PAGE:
Insight-oriented psychotherapy for the North Shore, Andersonville, and Greater Chicago
John C. Knapp, Ph.D.
John C. Knapp, Ph.D.
John C. Knapp, Ph.D.
Licensed Clinical Psychologist
John received his doctorate in clinical psychology with an emphasis in depth psychology from Pacifica Graduate Institute in Carpinteria, California. Prior to his doctoral research, he taught high school courses on Ethics, Social Justice, World Religions, and Holocaust Studies in his hometown of Fort Pierce, Florida. He worked as a clinician in Pittsburgh, Pennsylvania for 6 years in residential, partial hospitalization, and private practice settings before moving to Illinois. While in Pittsburgh, he developed a specialty in child's play therapy and adolescent psychology alongside psychoanalytic treatment of adults and couples.
Publications and Research:
John is the co-editor of the book, Psychology as the Discipline of Interiority: 'The Psychological Difference' in the work of Wolfgang Giegerich. He has lectured internationally and is published on topics related to psychology and the Holocaust. He continues to pursue research interests regarding the psychological significance of such contemporary phenomena as the Shoah, the nuclear bomb, or mass incarceration in America. He has a particular expertise and interest in psychodynamic post-Jungian therapy and analysis, i.e., the works of James Hillman and Wolfgang Giegerich, as well as a thoughtful and comprehensive approach to exploring one's dream life. He enjoys tennis, fishing, songwriting, and playing his guitar.
Jonathan Alvin, Ph.D. Candidate
Jonathan Alvin (he/him/his) is a Ph.D. candidate in clinical psychology with an emphasis in depth psychology at Pacifica Graduate Institute in Carpinteria, California. Throughout his clinical training, Jonathan worked in outpatient treatment with children, adolescents, adults, couples, and families at the Center for Personal Growth in Carol Stream, Illinois and Portrait Health Centers in Schaumburg, Illinois. During this time, Jonathan was trained in psychological and neuropsychological test administration, assessment, and interpretation for children and adults. In addition to this, Jonathan has experience working with trans patients (including writing letters of recommendation for surgery), parenting difficulties, and dream interpretation.
Before his clinical training in psychology, he worked for 15 years as a music producer and touring sound engineer; he also holds a fine arts degree from the School of the Art Institute of Chicago, where he studied conceptual and interdisciplinary approaches to art (including painting, printmaking, and sound) and visual critical studies (with completion of a thesis project on Jung’s Mandalas of The Red Book). In his time away from work, he loves visiting museums with his children, gardening, and cooking.
Jonathan is presently researching social psychological implications of doomsday forecasting and prepper or survivalist rationality and mentalities. In tandem, the psychological aspects of political divide, economic rationalities, class warfare, and racial difference fuel his curiosity. In 2019, he presented at the International Forum for Psychoanalytic Education in Toronto on metaphorical illustrations of contemporary psychological defenses; and was accepted to present at Duquesne University for the 2020 International Association for Jungian Studies conference on the psychological implications of survivalist food storage.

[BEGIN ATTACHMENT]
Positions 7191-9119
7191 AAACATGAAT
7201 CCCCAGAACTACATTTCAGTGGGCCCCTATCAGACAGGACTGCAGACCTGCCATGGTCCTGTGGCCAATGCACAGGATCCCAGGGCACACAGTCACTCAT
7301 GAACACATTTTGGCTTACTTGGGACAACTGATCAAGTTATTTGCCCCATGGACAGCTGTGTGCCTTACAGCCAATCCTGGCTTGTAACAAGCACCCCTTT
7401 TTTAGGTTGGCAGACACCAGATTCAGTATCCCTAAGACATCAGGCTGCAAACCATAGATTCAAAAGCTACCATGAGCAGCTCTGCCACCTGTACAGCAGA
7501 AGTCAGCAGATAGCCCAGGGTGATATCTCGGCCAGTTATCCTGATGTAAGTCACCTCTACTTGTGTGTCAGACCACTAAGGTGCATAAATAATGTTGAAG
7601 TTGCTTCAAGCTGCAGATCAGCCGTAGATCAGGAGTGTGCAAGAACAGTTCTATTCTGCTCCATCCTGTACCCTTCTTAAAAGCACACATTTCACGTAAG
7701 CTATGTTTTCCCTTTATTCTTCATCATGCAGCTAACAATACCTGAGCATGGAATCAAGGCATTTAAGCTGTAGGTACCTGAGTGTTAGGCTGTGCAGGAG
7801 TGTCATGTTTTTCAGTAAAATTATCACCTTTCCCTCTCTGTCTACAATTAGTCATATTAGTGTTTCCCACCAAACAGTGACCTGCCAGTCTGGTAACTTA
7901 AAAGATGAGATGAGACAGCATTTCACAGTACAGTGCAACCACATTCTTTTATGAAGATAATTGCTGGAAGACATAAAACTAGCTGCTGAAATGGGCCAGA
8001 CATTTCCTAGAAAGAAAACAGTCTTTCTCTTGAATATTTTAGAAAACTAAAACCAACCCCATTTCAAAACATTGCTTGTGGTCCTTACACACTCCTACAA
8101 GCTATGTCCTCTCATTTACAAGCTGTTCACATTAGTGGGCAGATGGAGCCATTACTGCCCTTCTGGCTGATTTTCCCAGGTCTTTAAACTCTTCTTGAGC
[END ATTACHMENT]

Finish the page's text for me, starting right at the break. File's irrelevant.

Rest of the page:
The Center for Psychodynamic Psychotherapy is a small, intimate private practice setting that offers insight-oriented psychotherapy to adolescents, adults, and couples as well as play therapy for children. Our two offices are located in the Andersonville neighborhood of Chicago and in Wilmette, IL. Our Andersonville office, located next to Lady Gregory restaurant, serves those from greater Chicago, including Rogers Park, Edgewater, Lincoln Square, and Ravenswood. Our Wilmette office, located across from the 'el' purple line (Linden Station), serves cities and suburbs of the North Shore and Chicago. Being in two locations and on all major public transportation routes, we are easily accessible from Northwestern University and Loyola University. We treat a wide range of concerns, including but not limited to the following:
Why Psychodynamic Psychotherapy?
Psychodynamic psychotherapy, often called depth psychology, is a therapeutic approach and model that is integrative and comprehensive. It is an insight-oriented form of talk therapy that stresses the importance and relevance of both conscious and unconscious factors in one's psychological life. While other forms of psychotherapeutic treatment focus solely on symptom reduction, psychodynamic psychotherapy attempts to explore the deeper "roots" of one's psychological concerns rather than merely ridding surface symptoms. Thus, while in therapy, one might explore one's childhood, intimate or familial relationships, dreams or fantasies, unwanted behaviors and impulses, relationship between therapist and patient, or any other topic that one chooses to discuss. In so doing, psychodynamic psychotherapy can both resolve symptoms and impart meaning to one's experiences, even those experiences that are often deemed painful or meaningless. Studies have also shown that the long term benefits of psychodynamic treatment produce longer lasting impact than other treatment modalities.
Psychodynamic therapy is appropriate for children, adolescents, adults, couples, and families. As an approach for children, this type of therapy includes play therapy and sandtray therapy to effectively address trauma, behavioral, and developmental challenges in children. For more information on the efficacy of psychodynamic psychotherapy, please refer to an article via the link below that was published by Jonathan Shedler in the American Psychological Association's journal, American Psychologist: